The Security of Their Liberties

I am sick sick sick of hearing about the "trade-off between civil liberties and security." Those who speak of this trade-off speak as though it were an obvious matter, and the only proper issue remaining is to assess the proper point of balance.

Such an opposition, I think, is neither obvious nor fundamental; saying that it is is nothing more than a rhetorical gimmick to shift our attention away from the magician's sleeve at precisely the moment our civil liberties vanish, perhaps never to be seen again.

In Article III of the Articles of Confederation -- version 1.0 of the U.S. Constitution -- one finds the lovely phrase "security of their liberties. By the second version, feature-creep turned this nugget into the more familiar (and inspiring) "secure the Blessings of Liberty to ourselves and our Posterity."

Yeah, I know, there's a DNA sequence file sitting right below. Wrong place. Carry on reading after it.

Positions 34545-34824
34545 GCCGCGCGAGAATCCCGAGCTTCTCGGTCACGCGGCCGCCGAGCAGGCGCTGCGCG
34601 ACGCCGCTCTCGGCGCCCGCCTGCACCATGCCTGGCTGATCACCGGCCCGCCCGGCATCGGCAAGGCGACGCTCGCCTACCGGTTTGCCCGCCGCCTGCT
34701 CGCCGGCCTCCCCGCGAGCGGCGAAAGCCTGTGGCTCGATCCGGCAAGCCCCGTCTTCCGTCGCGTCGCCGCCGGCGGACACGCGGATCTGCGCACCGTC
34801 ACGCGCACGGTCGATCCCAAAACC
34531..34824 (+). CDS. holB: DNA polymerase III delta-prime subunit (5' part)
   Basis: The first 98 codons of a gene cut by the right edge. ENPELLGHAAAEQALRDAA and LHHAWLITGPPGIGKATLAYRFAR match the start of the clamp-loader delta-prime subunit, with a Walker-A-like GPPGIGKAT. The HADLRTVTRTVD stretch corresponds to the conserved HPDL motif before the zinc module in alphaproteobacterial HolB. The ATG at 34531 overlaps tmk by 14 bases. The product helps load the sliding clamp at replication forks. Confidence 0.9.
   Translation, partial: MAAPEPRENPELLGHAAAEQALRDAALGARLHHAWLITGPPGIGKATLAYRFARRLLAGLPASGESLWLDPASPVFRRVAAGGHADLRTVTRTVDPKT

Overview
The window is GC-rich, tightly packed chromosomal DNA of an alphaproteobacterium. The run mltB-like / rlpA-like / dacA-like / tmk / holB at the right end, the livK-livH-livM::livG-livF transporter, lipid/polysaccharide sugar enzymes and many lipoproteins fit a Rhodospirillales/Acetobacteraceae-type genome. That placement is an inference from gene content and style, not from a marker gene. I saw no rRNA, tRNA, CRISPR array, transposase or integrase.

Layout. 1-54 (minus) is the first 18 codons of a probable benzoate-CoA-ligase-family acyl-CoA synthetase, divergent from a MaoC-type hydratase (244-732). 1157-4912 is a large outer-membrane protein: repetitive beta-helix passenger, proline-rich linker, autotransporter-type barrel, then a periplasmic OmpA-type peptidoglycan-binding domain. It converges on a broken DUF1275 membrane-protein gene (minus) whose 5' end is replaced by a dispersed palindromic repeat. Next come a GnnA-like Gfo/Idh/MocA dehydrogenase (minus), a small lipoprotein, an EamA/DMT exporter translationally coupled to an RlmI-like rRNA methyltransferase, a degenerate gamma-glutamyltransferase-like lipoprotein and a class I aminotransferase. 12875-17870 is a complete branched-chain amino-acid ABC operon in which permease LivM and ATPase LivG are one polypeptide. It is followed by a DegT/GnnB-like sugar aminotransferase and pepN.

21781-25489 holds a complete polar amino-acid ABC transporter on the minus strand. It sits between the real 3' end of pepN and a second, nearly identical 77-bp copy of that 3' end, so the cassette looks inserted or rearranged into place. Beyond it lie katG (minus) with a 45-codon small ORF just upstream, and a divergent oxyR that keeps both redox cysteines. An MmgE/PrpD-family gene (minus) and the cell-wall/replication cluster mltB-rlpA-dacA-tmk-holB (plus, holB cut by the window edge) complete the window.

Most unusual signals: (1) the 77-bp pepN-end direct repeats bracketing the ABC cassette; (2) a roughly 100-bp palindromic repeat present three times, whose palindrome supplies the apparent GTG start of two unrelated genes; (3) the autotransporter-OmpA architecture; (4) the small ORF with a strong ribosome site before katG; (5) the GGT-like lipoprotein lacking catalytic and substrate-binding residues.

"Security of their liberties" may not ring as proudly as its successor, but its ambiguity gives it a beauty all its own. On the one hand, there is the surface meaning: that liberties stand in need of protection -- indeed, that protecting liberty is the true point of "security." But that ambiguous "of" goes further; the phrase can also be read to suggest that liberties confer security.

Both ideas, of course, are all over the place in the political discourse of the Revolution and the early American republic. And good ideas never go out of style, I should hope.